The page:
Pfizer’s chief executive yesterday acknowledged a potential merger with AstraZeneca would lead to job losses – but promised to keep key research jobs in Britain as part of its takeover bid.
US-based Scot Ian Read refused to give specifics on where the cuts might take place as he testified before Westminster’s business innovation and skills committee, but described them as an inevitable outcome of the merger.
However, he revealed the company would honour its promises to keep 20 per cent of its global research and development workforce in the UK.
“There will be some job cuts somewhere, that’s part of being more efficient,” he said.
“Whereabouts in the world I cannot say.”
The US drug-maker has sought to ease worries that British jobs will be lost and research undermined by the transaction – concerns that have made the takeover politically fraught.
Critics on the committee, however, repeatedly attacked what they described as Pfizer’s ruthless track record, accusing the company of buying foreign firms and then downsizing.
But Mr Read said: “We are a highly ethical company. We keep our promises.”
AstraZeneca has rebuffed three approaches since January, saying Pfizer’s last offer undervalues the company.
AstraZeneca’s chief executive, Pascal Soriot, a biologist by training, has warned that new drug development could be hit if it were taken over by Pfizer. He also called the five-year time window offered by the Pfizer on its commitments as too short.
“From the lab to the patient takes many years,” Mr Soriot said, stressing that people who are sick would prefer the company make drugs rather than fight takeover bids. “It’s a question of avoiding distraction.”
Mr Soriot told MPs that a takeover would create huge disruption and distraction as scientists worried about their futures rather than development.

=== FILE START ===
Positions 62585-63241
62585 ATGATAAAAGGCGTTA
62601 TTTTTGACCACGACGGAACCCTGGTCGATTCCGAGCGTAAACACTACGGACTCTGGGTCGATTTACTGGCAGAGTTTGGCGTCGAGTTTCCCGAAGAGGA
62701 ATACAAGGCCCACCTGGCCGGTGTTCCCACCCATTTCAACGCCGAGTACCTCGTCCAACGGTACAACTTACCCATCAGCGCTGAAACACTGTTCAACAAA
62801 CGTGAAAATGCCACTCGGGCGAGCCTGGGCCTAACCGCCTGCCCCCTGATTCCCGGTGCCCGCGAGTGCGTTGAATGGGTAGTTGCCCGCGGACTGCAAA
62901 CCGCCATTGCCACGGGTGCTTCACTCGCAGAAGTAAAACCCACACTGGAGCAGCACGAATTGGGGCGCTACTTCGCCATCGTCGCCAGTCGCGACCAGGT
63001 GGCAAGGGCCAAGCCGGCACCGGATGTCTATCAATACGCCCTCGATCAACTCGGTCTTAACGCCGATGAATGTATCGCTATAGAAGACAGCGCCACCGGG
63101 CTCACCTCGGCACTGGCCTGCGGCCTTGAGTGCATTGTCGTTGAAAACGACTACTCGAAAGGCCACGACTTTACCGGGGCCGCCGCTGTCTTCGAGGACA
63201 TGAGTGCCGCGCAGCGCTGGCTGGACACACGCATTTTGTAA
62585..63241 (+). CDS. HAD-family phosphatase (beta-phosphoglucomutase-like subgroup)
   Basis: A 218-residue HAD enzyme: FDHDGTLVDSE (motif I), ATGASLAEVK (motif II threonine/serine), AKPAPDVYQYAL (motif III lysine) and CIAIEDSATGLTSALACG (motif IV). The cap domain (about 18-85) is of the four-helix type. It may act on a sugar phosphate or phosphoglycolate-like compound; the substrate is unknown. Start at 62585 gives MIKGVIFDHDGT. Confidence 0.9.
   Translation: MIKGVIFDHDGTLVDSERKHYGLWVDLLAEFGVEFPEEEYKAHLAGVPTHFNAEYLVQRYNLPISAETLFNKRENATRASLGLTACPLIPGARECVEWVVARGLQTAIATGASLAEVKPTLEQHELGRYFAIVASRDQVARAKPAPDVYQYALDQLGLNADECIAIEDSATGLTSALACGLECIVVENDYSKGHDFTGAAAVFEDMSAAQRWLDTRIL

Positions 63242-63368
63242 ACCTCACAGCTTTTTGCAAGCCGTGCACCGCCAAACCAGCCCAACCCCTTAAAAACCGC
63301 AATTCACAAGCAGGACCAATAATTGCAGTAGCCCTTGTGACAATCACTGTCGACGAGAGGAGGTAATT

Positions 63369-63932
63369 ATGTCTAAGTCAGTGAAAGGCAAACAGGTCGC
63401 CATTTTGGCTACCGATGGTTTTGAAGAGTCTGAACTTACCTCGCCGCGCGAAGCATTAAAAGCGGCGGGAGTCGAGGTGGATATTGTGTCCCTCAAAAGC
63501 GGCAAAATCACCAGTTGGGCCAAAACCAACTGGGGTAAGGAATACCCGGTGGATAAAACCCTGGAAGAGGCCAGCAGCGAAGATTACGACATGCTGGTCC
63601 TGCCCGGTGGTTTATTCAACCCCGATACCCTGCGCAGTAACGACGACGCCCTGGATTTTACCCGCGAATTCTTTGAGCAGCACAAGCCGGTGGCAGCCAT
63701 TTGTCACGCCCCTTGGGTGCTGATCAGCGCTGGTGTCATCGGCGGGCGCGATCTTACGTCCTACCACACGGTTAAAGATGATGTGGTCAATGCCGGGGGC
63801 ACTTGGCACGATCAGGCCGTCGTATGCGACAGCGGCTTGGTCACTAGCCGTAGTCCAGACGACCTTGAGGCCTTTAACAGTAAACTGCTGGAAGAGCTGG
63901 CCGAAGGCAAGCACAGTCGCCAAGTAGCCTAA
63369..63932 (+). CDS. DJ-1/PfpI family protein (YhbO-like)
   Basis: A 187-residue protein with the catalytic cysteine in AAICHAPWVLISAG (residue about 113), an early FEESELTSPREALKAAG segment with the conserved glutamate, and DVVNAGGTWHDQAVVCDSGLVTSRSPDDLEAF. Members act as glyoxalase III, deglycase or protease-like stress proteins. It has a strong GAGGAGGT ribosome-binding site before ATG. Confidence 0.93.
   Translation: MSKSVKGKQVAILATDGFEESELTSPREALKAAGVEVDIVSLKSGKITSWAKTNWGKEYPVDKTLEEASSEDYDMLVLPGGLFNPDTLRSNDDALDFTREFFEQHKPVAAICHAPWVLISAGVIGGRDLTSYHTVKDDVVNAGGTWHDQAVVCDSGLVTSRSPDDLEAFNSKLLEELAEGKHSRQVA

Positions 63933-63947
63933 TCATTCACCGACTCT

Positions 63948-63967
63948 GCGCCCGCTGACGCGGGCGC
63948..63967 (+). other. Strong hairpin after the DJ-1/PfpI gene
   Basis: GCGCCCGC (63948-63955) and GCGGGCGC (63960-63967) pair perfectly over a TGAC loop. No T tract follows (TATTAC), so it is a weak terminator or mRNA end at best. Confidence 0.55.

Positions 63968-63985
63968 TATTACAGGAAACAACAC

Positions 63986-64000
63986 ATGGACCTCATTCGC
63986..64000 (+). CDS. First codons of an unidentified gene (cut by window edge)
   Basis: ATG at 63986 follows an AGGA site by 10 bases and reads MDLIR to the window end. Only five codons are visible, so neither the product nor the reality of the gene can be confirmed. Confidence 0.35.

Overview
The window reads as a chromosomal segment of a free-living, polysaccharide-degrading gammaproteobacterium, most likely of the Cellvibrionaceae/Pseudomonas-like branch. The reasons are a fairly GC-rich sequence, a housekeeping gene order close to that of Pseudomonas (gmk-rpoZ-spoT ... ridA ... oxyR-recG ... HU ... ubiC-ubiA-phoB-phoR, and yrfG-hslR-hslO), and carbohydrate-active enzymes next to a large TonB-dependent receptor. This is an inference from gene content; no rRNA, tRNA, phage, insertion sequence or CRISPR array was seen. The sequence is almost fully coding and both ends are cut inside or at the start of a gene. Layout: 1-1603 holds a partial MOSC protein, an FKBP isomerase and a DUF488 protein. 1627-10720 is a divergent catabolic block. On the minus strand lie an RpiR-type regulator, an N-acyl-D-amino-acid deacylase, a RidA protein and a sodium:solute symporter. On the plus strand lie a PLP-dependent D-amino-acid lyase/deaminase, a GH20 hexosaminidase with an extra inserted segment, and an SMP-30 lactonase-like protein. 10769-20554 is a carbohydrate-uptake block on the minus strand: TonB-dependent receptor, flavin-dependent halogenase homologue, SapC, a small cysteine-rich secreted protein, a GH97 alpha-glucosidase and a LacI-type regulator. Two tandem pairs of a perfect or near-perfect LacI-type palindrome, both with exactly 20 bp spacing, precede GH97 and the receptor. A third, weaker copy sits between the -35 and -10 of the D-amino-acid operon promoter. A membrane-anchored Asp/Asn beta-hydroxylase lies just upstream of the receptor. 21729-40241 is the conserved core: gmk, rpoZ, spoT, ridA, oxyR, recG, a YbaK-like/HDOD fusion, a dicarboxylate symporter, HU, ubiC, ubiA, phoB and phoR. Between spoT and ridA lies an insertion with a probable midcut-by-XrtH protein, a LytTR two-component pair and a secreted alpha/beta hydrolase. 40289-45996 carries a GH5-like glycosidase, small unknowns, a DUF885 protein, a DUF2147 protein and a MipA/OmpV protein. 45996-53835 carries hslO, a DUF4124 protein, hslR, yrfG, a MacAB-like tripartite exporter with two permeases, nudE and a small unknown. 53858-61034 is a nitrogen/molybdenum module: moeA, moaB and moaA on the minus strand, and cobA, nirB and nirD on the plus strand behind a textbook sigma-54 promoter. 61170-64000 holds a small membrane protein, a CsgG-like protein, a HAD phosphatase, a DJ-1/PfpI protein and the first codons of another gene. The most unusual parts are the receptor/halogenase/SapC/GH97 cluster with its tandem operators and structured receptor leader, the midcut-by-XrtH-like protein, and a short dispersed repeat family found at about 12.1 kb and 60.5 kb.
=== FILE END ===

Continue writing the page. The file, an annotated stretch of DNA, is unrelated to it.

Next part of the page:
However, Business Secretary Vince Cable later told the business committee that blocking a bid could be “tricky”.
The committee is taking evidence on the proposed takeover amid worries about the damage it could do to UK interests.
Even though no formal offer from US-based Pfizer has been tabled, the proposed £63 billion-plus takeover has generated huge controversy.
Mr Soriot told the business committee that the uncertainty of a takeover could undermine some of AstraZeneca’s work.
He said: “What will we tell the person whose father died from lung cancer because one of our medicines was delayed because our companies were involved in saving taxes or saving costs?
“It is logical to assume that a merger like this could mean substantial cost savings, and cost savings could mean job losses.”
Mr Soriot said that it would be the AstraZenica board’s duty to consider a formal offer from Pfizer, despite rebuffing the US drugmaker’s approaches so far.
Unions also voiced their concerns. “You don’t really buy a second-hand car if the guy says, ‘I’m giving you a guarantee but, hey, if things change the guarantees are null and void’,” GMB national officer Allan Black said.
Besides promises on jobs, Pfizer has pledged to complete AstraZeneca’s research and development hub in Cambridge and establish the new company’s tax residence in England.
Labour’s shadow business secretary, Chuka Umunna, said he was still to be convinced that an acquisition would be good for the UK. “What we heard at the hearing confirms many of the worst fears of many in the business and science community in the UK,” he said
“What do we know? Pfizer confirmed they will be cutting jobs, they’ve confirmed there will be a cut in the spending of the combined merged entity, they’ve confirmed that the business, AstraZeneca, will be split up, and they haven’t ruled out selling off parts of it in the future.”